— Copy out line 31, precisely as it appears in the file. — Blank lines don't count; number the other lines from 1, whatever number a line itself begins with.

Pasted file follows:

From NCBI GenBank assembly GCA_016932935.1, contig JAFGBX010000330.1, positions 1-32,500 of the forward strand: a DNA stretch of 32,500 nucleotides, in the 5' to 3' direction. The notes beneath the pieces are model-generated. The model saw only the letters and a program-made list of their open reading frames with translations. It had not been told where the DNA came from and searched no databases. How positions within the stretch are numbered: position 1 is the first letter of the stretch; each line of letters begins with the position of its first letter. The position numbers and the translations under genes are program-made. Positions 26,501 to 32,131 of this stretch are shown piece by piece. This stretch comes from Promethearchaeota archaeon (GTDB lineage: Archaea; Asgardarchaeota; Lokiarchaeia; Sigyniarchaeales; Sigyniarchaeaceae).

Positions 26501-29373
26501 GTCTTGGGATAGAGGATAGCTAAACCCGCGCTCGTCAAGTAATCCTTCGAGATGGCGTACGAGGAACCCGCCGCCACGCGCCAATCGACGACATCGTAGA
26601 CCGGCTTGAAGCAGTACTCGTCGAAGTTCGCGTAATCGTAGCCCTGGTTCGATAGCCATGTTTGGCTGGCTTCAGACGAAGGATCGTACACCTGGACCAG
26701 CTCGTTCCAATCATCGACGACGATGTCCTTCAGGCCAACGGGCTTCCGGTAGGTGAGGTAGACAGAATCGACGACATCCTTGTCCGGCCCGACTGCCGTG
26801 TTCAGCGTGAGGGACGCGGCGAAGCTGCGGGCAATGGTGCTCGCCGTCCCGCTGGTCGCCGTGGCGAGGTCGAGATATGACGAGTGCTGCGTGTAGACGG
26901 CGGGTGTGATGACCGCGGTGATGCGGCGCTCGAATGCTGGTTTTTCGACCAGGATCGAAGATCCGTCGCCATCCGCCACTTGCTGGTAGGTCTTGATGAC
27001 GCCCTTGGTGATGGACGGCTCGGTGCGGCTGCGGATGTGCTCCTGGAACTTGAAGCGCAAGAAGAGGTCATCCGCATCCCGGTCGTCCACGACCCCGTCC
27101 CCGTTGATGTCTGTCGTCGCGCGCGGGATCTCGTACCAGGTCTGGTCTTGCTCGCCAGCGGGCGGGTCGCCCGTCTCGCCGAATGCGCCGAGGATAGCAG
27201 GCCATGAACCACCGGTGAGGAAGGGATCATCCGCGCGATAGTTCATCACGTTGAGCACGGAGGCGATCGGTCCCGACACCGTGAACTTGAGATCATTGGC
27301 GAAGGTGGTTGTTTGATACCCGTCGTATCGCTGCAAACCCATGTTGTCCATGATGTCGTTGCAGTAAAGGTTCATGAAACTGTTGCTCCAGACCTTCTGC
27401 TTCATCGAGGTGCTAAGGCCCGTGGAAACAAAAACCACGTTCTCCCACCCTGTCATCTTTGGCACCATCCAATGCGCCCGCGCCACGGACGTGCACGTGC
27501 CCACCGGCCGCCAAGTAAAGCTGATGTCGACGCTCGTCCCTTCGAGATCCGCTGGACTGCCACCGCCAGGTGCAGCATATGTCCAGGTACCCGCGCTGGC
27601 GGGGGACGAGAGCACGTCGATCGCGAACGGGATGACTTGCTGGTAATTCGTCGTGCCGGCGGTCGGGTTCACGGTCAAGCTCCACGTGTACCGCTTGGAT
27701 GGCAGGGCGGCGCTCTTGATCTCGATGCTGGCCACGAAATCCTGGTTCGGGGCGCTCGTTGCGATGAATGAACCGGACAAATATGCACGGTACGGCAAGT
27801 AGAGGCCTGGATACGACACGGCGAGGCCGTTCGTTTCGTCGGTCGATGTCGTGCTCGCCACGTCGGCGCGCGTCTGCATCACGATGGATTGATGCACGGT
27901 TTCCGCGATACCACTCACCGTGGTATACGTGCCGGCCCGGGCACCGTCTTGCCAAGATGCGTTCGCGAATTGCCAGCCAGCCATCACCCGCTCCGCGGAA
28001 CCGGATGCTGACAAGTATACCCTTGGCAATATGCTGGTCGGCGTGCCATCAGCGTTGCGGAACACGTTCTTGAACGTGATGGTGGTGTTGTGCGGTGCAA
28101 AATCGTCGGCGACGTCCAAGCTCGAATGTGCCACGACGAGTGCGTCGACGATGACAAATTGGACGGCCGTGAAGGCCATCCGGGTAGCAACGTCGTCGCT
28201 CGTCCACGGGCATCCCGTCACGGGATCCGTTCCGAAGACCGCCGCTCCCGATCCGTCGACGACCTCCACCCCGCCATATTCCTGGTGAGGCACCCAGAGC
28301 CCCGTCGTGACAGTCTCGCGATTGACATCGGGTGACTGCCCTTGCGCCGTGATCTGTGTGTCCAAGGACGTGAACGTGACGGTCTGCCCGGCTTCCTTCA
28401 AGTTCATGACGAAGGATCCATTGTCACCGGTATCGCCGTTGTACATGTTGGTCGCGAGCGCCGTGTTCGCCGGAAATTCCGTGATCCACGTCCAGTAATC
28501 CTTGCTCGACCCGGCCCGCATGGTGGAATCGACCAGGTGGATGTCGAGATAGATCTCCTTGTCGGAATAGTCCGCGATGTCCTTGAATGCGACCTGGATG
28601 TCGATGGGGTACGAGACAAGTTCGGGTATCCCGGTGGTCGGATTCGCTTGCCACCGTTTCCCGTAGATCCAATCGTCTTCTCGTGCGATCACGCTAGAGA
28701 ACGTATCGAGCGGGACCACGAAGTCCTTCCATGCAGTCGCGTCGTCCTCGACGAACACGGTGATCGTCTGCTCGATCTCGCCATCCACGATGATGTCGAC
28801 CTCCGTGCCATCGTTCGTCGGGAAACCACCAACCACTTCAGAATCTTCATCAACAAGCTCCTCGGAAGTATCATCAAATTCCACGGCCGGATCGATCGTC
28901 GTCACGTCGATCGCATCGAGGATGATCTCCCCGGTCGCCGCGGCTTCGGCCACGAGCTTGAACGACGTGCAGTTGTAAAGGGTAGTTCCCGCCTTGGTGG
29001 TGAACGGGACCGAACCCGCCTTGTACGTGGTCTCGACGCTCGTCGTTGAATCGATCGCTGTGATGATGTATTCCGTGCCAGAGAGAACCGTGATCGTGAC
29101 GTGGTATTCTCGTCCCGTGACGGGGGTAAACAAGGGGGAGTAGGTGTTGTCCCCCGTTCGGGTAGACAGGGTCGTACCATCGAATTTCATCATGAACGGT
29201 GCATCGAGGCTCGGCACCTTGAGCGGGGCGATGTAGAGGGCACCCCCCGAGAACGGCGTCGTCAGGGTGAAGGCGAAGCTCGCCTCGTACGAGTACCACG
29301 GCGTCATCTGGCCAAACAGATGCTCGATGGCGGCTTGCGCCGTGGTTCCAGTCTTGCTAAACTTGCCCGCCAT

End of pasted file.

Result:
29301 GCGTCATCTGGCCAAACAGATGCTCGATGGCGGCTTGCGCCGTGGTTCCAGTCTTGCTAAACTTGCCCGCCAT